First raised as a wildmind idea at a Transition Sooke meeting some years ago, the BYOB (Bring Your Own Bag) plastic-reduction/public awareness initiative is finally good to go. Prominently posted reminder signs in parking lots and on storefronts have done the trick elsewhere in the world, so why not Sooke too? After much planning, we’re happy to report that customized versions of our Zach Ogilvie’s eye-catching design will be going up at Home Hardware, Pharmasave, Village Food Markets and Western Foods in the days ahead. Sincere thanks to all these responsible retailers for signing on for what’s intended to be, among other things, a cure for the frustration we all feel when arriving at a check-out counter and only then remembering the pile of canvas bags stuffed in our back seats and car trunks. Credits: Thank you Zach at Ogilvie Creative for the concept and design; Tony Green at Sooke Signs; and the team that approached and sought buy-ins from our town’s major local retailers ~ namely Jo Philips, Glyse Clarkston and her kids, Mark Ziegler (who broke ground with retailers on behalf of TS), several students from the Youth for Change team at Edward Milne Community School, and also pats on the back to ZWS regulars Wendy, Bernie and me too. Now everyone, please remember to #BYOB and let’s make reducing plastic use in the Sooke region an everyday habit.
Broken zipper? Faulty clock radio? A toaster that won’t pop? Zero Waste Sooke’s Repair Café is your answer to the throwaway culture.
Because it was so much fun the first time, we’re again rallying local volunteer fixers for a second Sooke Repair Café, Sat. Oct. 21 from 9 am to 1 p.m. downstairs at the Sooke Community Hall. The premise remains the same: If you have something that isn’t working right, bring it to the Café and someone will try and help you get it back to working condition. The service is free, but you’re also invited to bang our gong to mark a successful repair, then drop a tip into the donation jar.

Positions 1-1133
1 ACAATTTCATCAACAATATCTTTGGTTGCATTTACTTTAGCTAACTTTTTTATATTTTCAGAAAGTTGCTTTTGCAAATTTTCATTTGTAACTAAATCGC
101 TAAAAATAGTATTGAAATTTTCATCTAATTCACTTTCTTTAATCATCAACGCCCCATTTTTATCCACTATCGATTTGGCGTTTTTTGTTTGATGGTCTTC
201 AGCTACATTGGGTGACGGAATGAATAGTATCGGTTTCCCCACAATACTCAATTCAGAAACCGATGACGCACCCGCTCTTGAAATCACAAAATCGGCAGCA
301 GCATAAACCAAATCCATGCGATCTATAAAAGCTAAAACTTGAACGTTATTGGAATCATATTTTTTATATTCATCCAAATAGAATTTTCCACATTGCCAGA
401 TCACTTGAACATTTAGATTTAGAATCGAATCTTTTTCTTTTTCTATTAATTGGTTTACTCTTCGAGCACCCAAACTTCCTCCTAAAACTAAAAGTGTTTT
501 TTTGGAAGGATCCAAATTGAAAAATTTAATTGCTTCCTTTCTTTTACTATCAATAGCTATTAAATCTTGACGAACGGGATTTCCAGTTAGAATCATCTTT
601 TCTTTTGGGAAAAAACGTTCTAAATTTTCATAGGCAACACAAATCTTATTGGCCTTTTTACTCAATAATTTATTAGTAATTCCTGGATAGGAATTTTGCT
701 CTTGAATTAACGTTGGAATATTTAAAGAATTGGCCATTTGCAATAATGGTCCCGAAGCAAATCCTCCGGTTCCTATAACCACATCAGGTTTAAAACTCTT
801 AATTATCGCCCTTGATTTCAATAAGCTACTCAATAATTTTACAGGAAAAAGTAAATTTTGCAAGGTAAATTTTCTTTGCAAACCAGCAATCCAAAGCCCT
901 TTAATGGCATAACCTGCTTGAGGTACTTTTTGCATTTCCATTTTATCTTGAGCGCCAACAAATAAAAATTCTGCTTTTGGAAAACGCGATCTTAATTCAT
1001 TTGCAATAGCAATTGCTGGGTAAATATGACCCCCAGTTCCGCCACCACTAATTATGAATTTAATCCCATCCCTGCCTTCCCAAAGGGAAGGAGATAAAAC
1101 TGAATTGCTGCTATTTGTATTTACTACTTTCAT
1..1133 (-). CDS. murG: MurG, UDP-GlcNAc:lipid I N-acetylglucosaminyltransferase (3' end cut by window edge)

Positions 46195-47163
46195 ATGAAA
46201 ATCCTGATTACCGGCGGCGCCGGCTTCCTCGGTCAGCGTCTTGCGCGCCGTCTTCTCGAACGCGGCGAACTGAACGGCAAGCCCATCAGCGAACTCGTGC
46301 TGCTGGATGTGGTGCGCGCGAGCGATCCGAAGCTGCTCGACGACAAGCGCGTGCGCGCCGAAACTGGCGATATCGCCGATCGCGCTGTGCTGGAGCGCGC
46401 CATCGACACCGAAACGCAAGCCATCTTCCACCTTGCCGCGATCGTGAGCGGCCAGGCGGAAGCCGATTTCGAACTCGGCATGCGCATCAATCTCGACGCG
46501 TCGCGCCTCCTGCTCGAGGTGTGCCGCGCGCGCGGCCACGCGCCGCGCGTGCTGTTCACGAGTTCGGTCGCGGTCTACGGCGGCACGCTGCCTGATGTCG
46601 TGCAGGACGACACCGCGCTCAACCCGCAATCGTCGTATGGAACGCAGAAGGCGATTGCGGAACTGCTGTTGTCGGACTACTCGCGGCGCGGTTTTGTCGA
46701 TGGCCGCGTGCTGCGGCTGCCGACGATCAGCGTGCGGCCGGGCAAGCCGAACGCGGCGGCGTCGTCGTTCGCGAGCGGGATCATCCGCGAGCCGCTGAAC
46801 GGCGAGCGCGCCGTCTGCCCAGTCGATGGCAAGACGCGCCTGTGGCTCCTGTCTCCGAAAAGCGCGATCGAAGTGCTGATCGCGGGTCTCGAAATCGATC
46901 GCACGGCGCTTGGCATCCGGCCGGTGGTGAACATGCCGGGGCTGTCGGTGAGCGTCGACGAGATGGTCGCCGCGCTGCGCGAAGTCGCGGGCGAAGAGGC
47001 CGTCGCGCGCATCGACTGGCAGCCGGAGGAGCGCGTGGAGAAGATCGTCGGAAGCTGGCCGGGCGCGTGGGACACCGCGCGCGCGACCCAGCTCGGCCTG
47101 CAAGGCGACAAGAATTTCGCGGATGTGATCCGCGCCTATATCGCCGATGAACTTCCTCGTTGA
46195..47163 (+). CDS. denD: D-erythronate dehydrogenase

Volunteers are confirmed for bicycle repairs, wood and furniture, textiles and fabrics, and small appliances. Workshops on tool maintenance and the art of converting old t-shirts into funky fun shopping bags will also be offered along with an encore demonstration of 3D printing and its mind-boggling potential. Coffee, tea and light refreshments will be available.
The Repair Café coincides with the final days of Waste Reduction Week in Canada, organized annually by recycling groups across Canada (including the Recycling Council of British Columbia). This year’s week has daily themes. Through a happy coincidence, the date we picked back in the spring turns out to be the national “swap, share and repair” day. 🙂
Anything that is broken is fair game — lamps, hair dryers, clothes, electronic appliances, furniture, bikes, toys and crockery included. No guarantees, but more than likely these items can be repaired by our fixers. And if not, well, it was broken anyway and it didn’t cost you anything. In deciding what to bring, please be sure you can carry it in yourself, i.e. no large appliances, please!
Note: We’re still building our list of go-to fixers for this and future events. Want to be involved? Drop us a line at email@example.com. And if you’d like to contribute in another way, we’re happy to receive donations of repair material (finishing nails, adhesives, screws, etc.) that we’ll be sure to recycle back into good use. (Large piles of unmarked bills also gladly accepted, of course, if you happen to be the philanthropist of whom we and all volunteer groups in Sooke routinely dream.)